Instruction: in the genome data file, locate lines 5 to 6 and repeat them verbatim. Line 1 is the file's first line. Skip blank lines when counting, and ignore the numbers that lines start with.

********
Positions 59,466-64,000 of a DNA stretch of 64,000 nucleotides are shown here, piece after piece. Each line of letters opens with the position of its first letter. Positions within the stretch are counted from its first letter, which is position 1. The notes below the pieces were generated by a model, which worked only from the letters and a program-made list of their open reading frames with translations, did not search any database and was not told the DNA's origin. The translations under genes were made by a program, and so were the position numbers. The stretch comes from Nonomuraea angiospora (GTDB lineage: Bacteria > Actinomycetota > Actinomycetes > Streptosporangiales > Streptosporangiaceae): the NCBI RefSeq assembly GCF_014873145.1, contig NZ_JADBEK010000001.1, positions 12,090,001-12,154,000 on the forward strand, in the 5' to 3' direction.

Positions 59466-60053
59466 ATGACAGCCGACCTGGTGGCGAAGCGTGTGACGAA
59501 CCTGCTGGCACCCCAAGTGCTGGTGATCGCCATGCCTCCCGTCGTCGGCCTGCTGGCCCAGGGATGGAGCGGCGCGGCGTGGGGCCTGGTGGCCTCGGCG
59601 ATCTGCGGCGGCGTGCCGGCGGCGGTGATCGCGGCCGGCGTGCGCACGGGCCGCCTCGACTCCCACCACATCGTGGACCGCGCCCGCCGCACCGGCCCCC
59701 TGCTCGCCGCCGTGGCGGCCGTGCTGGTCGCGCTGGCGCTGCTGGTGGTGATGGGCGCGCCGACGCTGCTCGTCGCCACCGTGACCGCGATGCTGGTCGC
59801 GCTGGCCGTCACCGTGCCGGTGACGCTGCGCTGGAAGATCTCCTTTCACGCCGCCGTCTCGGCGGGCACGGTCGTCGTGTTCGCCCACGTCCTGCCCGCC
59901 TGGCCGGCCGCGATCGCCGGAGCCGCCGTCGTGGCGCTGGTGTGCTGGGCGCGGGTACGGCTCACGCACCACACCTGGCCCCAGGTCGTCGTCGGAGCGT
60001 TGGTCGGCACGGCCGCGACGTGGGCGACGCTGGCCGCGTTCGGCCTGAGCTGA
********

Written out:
59601 ATCTGCGGCGGCGTGCCGGCGGCGGTGATCGCGGCCGGCGTGCGCACGGGCCGCCTCGACTCCCACCACATCGTGGACCGCGCCCGCCGCACCGGCCCCC
59701 TGCTCGCCGCCGTGGCGGCCGTGCTGGTCGCGCTGGCGCTGCTGGTGGTGATGGGCGCGCCGACGCTGCTCGTCGCCACCGTGACCGCGATGCTGGTCGC